The scene is late December. Whistling winds breathe freezing temperatures upon the Door County winter landscape yet not a flake of snow has fallen.
On a bed of ice from an inland lake a distant thunder may be heard from an oddly shaped craft traveling at a remarkably high speed. To be on the ice in the presence of such a creation as it roars toward take-off velocity is an awe-inspiring experience. The runners skid along the surface and you feel the ice below your feet rumble through your entire body while the deafening sound of wood, metal and ice fly past and dissipate without so much as a breeze. Some compare it to standing at the end of a runway and having a commercial jetliner scream overhead at takeoff, only iceboating seems so much more ethereal and surreal. How can it be going so fast in such a light wind? Short days, brown fields, gray skies and bone-chilling cold are the womb from which iceboating is reborn for its very brief season each year.
The origins of the seldom publicized sport of iceboating date back to the necessity of moving cargo over large distances during the winter months. Such occurrences were commonplace in Door County during the late 19th century when fishermen, lumbermen and builders would attach square sails to their sleds to assist their horse teams in moving cargo between Menominee, Michigan and Fish Creek. Regular trade routes were marked along the ice by well-placed Christmas-tree-sized pines for the travelers to follow. At that time speed was not the primary goal of the ice sailor, rather it was the safe and efficient movement of materials from point A to point B. The sleds in those days could travel on both ice and snow and were simply aided by the use of square sails and a lucky wind at the backs of their drivers.
Nowadays, the ice should be perfectly smooth in order to iceboat to maximum potential. The runners will not run on snow and they cannot be sharpened with a commonplace knife sharpener. Therefore, while most winter sports enthusiasts will bemoan cold snowless days spent looking at their sleds and cross-country skis with longing, the iceboater will revel in their good fortune of having the precious, short-lived and perfect combination of cold wind, smooth ice, and no snow.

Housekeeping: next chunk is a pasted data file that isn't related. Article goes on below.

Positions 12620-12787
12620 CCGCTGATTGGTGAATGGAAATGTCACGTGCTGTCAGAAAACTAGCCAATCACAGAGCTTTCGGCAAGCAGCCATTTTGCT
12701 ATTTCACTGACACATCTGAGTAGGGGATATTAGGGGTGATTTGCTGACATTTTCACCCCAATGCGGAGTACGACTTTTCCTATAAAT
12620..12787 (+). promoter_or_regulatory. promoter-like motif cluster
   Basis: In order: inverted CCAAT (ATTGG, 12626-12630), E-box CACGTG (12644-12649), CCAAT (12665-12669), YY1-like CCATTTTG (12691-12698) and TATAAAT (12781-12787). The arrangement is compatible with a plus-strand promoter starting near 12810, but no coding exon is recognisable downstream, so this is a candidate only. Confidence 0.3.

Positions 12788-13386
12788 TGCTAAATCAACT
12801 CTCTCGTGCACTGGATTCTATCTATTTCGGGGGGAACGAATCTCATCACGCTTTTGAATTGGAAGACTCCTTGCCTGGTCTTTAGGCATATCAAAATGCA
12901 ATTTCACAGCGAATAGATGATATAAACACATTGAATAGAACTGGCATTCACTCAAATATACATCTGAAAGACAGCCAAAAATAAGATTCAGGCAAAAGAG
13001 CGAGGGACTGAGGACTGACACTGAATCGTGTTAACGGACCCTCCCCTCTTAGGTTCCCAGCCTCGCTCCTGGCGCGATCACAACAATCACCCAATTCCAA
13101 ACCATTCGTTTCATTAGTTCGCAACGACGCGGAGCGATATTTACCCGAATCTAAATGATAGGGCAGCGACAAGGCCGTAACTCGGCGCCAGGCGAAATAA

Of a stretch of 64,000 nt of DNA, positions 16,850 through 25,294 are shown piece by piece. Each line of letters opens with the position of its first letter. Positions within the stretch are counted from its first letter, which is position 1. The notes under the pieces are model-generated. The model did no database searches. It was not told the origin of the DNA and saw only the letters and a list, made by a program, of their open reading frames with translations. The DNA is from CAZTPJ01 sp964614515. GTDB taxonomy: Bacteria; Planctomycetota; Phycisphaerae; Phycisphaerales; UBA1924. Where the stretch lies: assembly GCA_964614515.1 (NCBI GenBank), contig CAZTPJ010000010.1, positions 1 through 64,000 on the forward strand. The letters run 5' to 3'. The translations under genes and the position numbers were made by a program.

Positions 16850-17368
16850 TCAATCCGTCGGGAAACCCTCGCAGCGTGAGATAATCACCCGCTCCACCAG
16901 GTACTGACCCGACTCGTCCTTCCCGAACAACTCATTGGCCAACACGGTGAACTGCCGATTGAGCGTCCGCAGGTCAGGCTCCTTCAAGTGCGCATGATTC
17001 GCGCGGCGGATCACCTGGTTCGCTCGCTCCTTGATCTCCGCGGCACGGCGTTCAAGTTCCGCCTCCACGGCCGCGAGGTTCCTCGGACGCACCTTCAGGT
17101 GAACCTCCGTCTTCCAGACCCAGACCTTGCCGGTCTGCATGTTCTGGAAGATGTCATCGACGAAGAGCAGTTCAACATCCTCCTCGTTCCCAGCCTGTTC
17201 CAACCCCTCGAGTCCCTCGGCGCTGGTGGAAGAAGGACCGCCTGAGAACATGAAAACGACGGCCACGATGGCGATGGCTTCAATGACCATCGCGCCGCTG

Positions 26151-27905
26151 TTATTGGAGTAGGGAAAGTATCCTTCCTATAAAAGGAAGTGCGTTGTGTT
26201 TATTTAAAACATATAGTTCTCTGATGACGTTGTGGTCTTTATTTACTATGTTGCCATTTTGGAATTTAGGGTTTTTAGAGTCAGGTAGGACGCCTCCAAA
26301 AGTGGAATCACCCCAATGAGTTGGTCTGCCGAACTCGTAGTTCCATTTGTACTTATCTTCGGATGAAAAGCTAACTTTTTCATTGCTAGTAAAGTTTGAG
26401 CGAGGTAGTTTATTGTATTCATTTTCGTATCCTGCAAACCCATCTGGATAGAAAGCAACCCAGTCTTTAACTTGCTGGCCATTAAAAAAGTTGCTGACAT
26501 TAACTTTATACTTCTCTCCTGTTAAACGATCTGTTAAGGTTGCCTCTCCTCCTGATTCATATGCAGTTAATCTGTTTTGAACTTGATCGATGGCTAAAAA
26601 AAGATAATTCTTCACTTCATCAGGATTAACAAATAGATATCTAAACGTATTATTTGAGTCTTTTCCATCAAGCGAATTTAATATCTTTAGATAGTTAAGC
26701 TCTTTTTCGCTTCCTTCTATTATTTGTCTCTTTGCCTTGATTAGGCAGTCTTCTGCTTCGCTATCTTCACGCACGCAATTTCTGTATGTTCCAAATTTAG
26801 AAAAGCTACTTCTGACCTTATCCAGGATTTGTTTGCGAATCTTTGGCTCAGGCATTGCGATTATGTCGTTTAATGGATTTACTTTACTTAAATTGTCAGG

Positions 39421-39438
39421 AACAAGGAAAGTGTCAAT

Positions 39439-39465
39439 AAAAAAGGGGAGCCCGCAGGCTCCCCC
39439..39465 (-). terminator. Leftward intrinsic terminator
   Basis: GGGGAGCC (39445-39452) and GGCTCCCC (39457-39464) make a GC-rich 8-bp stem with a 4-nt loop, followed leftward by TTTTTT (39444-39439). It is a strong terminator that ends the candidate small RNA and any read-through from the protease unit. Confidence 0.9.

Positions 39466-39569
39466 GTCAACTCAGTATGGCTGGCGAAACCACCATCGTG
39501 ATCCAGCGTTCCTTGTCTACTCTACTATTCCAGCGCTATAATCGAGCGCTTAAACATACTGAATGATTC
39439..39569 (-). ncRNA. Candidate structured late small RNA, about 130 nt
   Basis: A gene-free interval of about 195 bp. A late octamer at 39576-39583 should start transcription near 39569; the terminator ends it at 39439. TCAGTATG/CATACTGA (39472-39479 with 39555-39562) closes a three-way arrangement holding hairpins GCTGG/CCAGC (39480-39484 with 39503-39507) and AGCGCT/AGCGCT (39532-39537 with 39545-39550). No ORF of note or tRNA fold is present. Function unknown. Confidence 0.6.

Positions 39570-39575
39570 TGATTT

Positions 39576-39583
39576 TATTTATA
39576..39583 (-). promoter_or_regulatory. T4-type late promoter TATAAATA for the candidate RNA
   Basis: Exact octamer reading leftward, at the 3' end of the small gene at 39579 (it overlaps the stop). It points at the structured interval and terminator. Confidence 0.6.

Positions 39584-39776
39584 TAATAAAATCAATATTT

According to Bjorn Johanson (BJ), one of Door County’s most well established iceboaters, the actual sport of iceboating arose from the ashes of the old trade routes and from modern advances in sailing technology to what it has become today. Predating the gas engine, the sport holds special meaning due to the craftsmanship involved in creating an iceboat vessel and sailing it. “Winter is such a gray time of year,” says BJ with his Australian accent. “We learned how to make do with what we had around us. When you sail with a club there is so much camaraderie. You can make a real great time of it. Everyone pitches in and we are not polluting the environment. It’s a nice way to go.”
Unlike “soft-water” boats which are manufactured by any number of boat companies for summer use, an iceboat is, 90 percent of the time, crafted by the hands of the people who sail them. According to BJ, “When I started iceboating in the late ‘60s I came across a couple of skeeters and was able to scab together a few parts and pieces to make one go.” While he contends that the boats themselves are not a “personal-type thing” he does admit that “you got to be careful about things when you use them. No one in our club owned the club boats because of liability issues. In many cases these things are so old that it’s likely the guy who created them is already dead.”